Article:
In a new report, the Dominican Justice Initiative illustrated how the U.S. Department of State should strongly consider downgrading the Dominican Republic to Tier 3 in its forthcoming 2024 Trafficking in Persons Report. Currently, the Dominican Republic is on the Tier 2 Watch List.

The Dominican Republic’s clear lack of progress to reach minimum Trafficking Victims Protection Act (TVPA) standards, which this report outlines, is backed by reporting from the State Department, U.S. Department of Labor, and civil society organizations.

Given the TVPA’s directive that the Secretary of State also consider patterns around forced labor as proof of a country’s failure to make significant efforts to meet TVPA’s standards, Secretary Blinken’s role in furthering accountability for the Dominican government is particularly important.

The Dominican Republic was downgraded to the Tier 2 watch list in 2023 in part due to the forced labor crisis in the country.  Justifying the downgrade, the U.S. State Department noted the Abinader government “investigated and prosecuted fewer traffickers” and “systematically and persistently failed to equitably screen vulnerable migrant or undocumented populations and refer identified victims to services and did not provide these groups justice in trafficking crimes.”

Downgrading the Dominican Republic to Tier 3 would empower President Biden to use his discretion to withhold certain U.S. government “nonhumanitarian, nontrade-related foreign assistance” as defined by TVPA – a powerful source of leverage for driving positive change in the country.

U.S. Government Evidence Supports Downgrade to Tier 3

Beyond troubling evidence in recent reports from the U.S. Department of State and U.S. Department of Labor, the Dominican government’s pattern of behavior on critical human rights issues has been placed in particularly sharp relief by President Abinader’s administration’s domestic response to neighboring Haiti’s ongoing gang violence crises.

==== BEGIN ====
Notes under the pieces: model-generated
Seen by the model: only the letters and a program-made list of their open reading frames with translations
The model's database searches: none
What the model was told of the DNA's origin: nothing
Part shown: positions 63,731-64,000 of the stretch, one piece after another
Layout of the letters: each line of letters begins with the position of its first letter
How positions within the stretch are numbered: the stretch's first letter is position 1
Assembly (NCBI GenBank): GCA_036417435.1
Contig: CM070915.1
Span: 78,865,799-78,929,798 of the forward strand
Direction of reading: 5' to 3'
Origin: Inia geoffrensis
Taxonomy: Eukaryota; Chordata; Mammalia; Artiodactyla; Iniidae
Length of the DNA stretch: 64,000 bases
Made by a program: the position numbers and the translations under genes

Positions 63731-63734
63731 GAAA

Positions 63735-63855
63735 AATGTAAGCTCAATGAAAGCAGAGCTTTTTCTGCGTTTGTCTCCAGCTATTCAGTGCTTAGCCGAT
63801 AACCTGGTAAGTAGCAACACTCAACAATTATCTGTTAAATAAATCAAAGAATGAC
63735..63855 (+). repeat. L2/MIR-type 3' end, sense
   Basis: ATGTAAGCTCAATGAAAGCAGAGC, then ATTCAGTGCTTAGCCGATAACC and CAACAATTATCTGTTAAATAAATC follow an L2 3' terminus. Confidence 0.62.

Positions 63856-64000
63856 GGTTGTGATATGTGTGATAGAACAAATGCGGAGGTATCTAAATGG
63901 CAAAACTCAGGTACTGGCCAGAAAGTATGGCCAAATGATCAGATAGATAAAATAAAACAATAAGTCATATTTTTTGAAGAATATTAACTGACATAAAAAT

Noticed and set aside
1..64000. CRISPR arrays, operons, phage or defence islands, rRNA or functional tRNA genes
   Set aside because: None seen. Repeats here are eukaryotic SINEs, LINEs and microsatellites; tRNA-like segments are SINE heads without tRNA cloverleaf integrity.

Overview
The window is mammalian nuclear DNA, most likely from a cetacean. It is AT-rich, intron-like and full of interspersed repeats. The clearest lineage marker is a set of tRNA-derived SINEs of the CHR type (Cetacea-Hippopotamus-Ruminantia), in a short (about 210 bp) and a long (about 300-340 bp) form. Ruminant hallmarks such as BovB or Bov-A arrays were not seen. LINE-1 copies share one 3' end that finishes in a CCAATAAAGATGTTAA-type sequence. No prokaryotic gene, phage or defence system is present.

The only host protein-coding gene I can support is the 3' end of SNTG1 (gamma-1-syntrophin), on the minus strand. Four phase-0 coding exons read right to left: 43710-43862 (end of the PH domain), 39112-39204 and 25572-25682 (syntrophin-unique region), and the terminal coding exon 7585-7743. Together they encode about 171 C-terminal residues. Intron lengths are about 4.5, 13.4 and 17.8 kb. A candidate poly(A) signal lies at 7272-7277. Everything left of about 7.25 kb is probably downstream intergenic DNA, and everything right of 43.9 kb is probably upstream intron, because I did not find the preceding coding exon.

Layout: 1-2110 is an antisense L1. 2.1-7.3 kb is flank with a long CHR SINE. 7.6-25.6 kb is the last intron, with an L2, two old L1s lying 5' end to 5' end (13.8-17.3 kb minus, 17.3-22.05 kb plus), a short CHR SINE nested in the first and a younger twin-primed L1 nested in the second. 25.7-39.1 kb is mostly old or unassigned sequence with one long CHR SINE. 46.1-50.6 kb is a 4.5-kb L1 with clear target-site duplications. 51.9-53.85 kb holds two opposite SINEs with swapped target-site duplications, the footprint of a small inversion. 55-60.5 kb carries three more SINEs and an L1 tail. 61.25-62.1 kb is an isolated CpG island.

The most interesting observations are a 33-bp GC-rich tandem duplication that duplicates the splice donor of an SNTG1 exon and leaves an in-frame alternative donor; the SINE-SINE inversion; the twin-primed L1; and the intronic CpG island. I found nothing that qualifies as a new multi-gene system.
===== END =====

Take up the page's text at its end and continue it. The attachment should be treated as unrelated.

Three recent reports underscore in detail the Dominican government’s ongoing pattern of human rights failures:

The Bureau of Democracy, Human Rights, and Labor of the U.S. Department of State’s 2023 country report on the Dominican Republic’s human rights record marshals a considerable amount of evidence in favor of placing the country in TVPA Tier 3 in 2024. According to the report, “the process for addressing labor violations through criminal courts could take years, leaving workers with limited protection in the meantime.”

Additionally, the State Department found that in 2023, there were multiple failings by the Dominican government to adequately investigate and enforce extant laws, including in several instances where international and civil society observers reported that “government officials and law enforcement in tourist areas ignored or were complicit in the commercial sex industry, resulting in difficulties investigating and prosecuting child sex trafficking or the sexual exploitation of children.”

In the latest edition of its Findings on the Worst Forms of Child Labor report, the U.S. Department of Labor found that “children in the Dominican Republic are subjected to the worst forms of child labor, including in commercial sexual exploitation, sometimes as a result of human trafficking.” The report further criticized the Dominican government’s failure to eliminate enforcement gaps and stated “the Dominican Republic is assessed as having made only minimal advancement” in the effort to eliminate child labor.